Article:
Study shows parents dig deep for youth sports

A new study shows parents are reaching deeper and deeper into their pockets so their kids can play sports. It shows that many families spend about 10% of their annual income on sports-related fees and equipment.

- A new study shows parents are reaching deeper and deeper into their pockets so their kids can play sports. It shows that many families spend about 10% of their annual income on sports-related fees and equipment.

Youth sports is a $5 billion industry, on average families in the United States, spend about $600 a year on their kids sports, but for many families that number is a steal. Most parents we spoke with who have two kids in year-round sports spend about $600 per month.

As they watch their kids learn how to hit the ball out of the park, many valley parents are also watching their dollars fly away. Registration fees, monthly dues, uniforms, equipment, tournaments, the costs add up quickly.

"I would say it was easily $1,000 a month," said Eric Gardner.

Gardner has two boys ages 10 and 12 who both play competitive baseball and soccer.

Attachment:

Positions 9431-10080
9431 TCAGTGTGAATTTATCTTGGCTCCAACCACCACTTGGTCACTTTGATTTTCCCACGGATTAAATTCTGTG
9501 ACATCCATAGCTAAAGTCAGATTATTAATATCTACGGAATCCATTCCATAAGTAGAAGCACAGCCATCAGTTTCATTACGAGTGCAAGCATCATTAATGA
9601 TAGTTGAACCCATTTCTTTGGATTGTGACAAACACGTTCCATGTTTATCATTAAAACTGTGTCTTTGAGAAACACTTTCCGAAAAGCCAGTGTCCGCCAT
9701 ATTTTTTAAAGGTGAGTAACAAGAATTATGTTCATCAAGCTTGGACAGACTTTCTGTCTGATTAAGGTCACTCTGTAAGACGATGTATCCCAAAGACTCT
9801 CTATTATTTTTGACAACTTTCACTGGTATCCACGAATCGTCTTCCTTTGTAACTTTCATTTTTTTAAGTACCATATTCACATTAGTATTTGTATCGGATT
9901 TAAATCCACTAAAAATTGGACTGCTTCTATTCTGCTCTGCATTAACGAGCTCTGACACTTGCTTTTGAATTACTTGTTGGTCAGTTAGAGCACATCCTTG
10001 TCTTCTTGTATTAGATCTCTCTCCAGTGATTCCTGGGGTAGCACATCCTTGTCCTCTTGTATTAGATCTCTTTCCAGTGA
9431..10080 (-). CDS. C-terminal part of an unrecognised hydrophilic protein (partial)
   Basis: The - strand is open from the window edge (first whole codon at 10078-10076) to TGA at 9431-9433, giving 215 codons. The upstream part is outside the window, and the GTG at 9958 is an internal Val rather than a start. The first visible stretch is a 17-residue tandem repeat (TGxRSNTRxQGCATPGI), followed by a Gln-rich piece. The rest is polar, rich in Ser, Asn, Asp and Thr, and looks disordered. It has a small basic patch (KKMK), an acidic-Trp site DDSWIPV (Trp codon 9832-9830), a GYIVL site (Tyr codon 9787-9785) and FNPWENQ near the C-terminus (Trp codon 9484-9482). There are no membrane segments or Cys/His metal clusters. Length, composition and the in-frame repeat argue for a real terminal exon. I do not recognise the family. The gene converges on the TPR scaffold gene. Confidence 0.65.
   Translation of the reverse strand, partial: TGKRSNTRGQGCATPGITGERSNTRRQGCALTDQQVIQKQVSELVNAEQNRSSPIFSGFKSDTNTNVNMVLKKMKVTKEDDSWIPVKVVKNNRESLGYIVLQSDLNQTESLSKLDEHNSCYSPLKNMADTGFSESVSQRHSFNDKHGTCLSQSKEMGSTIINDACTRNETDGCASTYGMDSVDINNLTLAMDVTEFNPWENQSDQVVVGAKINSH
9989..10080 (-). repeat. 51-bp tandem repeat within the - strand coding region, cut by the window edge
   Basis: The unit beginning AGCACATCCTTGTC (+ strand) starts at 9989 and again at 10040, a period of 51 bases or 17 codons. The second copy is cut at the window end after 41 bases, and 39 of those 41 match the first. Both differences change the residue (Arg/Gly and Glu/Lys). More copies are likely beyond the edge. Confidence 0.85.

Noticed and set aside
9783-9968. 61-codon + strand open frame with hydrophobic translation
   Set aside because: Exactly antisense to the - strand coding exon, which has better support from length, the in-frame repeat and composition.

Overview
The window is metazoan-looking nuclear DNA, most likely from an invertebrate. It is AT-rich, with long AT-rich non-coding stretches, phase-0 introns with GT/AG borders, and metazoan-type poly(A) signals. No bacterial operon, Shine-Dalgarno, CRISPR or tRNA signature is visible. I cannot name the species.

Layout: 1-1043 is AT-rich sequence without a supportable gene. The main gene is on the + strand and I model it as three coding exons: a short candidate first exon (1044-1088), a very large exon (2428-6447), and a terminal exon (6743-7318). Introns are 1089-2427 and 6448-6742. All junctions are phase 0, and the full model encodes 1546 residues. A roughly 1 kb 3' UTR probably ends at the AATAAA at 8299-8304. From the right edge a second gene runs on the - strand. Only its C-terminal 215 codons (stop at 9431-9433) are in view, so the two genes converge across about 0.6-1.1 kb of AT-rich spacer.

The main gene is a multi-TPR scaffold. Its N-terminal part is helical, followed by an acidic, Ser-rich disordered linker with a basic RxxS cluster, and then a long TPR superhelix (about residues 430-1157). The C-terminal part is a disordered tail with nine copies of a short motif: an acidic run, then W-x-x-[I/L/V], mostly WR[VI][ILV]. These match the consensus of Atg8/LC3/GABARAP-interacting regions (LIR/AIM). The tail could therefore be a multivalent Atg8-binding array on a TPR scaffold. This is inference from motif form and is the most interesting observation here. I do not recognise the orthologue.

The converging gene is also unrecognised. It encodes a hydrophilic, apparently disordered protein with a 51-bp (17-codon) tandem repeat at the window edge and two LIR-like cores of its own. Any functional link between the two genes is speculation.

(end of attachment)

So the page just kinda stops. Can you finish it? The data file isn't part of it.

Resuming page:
One mother has four boys in competitive sports; her expenses come to nearly $20,000 a year.

"I probably don't want to add it up, but I'm sure it would be right in there, probably right around $17,000 or $18,000 a year probably," said the woman.

And it's not just money they're spending, it's also a lot of time with practices, games, and travel.

"Saturday we played at and 5 in Gilbert, we left the house at 11, and we got back at 8:30 p.m.," she said.

For kids who dream of making their high school sports team, getting their kids involved in club sports early is necessary. Gardner is also a high school coach.

"The kids that come into our program, most of them are very well experienced in club, and without that experience I don't think they're at the same level of play as other players, and that's what parents are running into, they feel if they don't do that, their kids are behind," said Gardner.

In the end these parents say when it comes to their kids' happiness, the costs are worth it.

According to the National Council on Yout Sports, the most expensive youth sport is football, followed by baseball, and then hockey, basketball, and soccer. 


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